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Anthony Joshua vs. Dominic Breazeale: Preview


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On April 9th Anthony Joshua knocked out the USA’s Charles Martin to claim the IBF world heavyweight title. The Watford born fighter has had a meteoric rise to prominence, claiming the world championship after only 16 fights, all of which he won by knock out.

With stats like these, Joshua has risen to world championship level quicker than many of the greats: Muhammad Ali, Lennox Lewis and Mike Tyson included. But it could be argued that Joshua has still not seen a real test in the ring; Martin was dispatched in the second round, and many of Joshua’s fights, with the exception of Dillian Whyte, have gone similarly.

Dominic Breazeale

So what to make of Dominic Breazeale? The 6ft 7 American was announced this week as Joshua’s opposition for his first title defence, scheduled for June 25th at London’s O2 arena.

Breazeale’s record is impressive – he’s unbeaten in 17 professional bouts with 15 wins by K.O., but can he present Joshua with a real challenge? Some argue that the 30 year old is far too similar to Charles Martin, as a tall, weighty fighter only really tested in American domestic fights. Because of this many predict a similar outcome to the Martin bout; bookmakers have Joshua odds on not only to win, but to knock out Breazeale.

Speaking to Sky Sports, however, Breazeale said: “I did watch the [Charles Martin and Anthony Joshua] fight. I thought it was a bit of an embarrassment on Charles Martin’s part.”

Breazeale is confident he can upset bookmakers at the O2, relishing the idea of doing so in Joshua’s back-yard. It’s worth bearing in mind, though, that 12 of Breazeale’s 17 pro-bouts have been fought in his native California, and he’s never previously fought abroad other than a first round loss in the 2012 London Olympics.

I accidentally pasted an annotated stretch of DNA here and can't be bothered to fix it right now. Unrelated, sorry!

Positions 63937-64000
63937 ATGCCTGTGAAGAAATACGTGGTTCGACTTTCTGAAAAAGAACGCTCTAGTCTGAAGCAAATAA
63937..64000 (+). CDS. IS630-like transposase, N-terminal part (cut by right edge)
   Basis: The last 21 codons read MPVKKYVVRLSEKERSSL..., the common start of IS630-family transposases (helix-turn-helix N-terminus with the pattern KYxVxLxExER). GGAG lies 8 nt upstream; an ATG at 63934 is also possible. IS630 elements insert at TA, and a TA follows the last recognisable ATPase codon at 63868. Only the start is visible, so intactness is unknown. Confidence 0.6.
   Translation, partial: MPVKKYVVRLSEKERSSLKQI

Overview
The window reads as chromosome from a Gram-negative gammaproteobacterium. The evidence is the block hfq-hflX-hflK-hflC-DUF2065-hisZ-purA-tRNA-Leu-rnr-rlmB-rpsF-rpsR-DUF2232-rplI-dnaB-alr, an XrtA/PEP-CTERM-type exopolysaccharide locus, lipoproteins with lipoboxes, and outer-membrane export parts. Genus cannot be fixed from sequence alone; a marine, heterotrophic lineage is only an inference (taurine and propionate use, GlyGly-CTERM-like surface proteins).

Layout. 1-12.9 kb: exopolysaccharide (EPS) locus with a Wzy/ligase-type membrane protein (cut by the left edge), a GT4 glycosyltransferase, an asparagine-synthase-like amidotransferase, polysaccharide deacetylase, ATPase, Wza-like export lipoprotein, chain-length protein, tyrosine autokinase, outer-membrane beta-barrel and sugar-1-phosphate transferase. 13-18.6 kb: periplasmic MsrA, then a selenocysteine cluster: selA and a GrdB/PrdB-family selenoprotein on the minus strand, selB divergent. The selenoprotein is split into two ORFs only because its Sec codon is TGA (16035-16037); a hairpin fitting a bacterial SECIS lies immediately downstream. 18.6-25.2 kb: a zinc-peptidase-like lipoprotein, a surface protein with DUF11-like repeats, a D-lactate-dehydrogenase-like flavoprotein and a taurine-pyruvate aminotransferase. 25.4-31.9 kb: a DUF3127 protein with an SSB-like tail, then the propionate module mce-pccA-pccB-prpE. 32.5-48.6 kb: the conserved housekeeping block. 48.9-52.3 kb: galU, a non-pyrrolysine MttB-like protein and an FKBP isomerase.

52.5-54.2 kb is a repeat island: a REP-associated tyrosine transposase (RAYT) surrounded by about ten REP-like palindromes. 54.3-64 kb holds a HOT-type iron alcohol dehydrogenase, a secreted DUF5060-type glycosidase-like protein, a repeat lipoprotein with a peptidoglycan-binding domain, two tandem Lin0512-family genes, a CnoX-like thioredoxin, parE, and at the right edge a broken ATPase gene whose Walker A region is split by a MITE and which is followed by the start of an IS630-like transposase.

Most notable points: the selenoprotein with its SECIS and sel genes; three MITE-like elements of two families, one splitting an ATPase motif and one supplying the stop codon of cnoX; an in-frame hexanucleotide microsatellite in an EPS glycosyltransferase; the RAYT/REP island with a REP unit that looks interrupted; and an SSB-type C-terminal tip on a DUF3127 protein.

Joshua won Gold in 2012 and the disparity in their Olympic records further symbolises how big a step this is for Breazeale. But to his credit, Breazeale is approaching the upcoming fight as a chance to prove those who doubt his ability wrong.

Breazeale’s last fight, against Amir Mansour, was a closely contested affair. Breazeale was knocked down once and behind in the scores. Come the second round, however, Mansour bit his tongue badly and the breathing difficulties that ensued, combined with an illness he was suffering with at the time, left Breazeale the winner on a technicality.

The fact that the American is coming to the O2 not only as a 10-to-1 underdog, but seemingly on the back of good fortune as opposed to on merit, makes it harder to predict an upset.

Another Joshua win is most likely on the cards, but he will probably be hoping for Breazeale to prove himself a more worthy adversary than Martin and give him some rounds. Joshua needs an extended test in the ring if he’s to consider taking on Tyson Fury or David Haye in the near future, as speculators continue to suggest.

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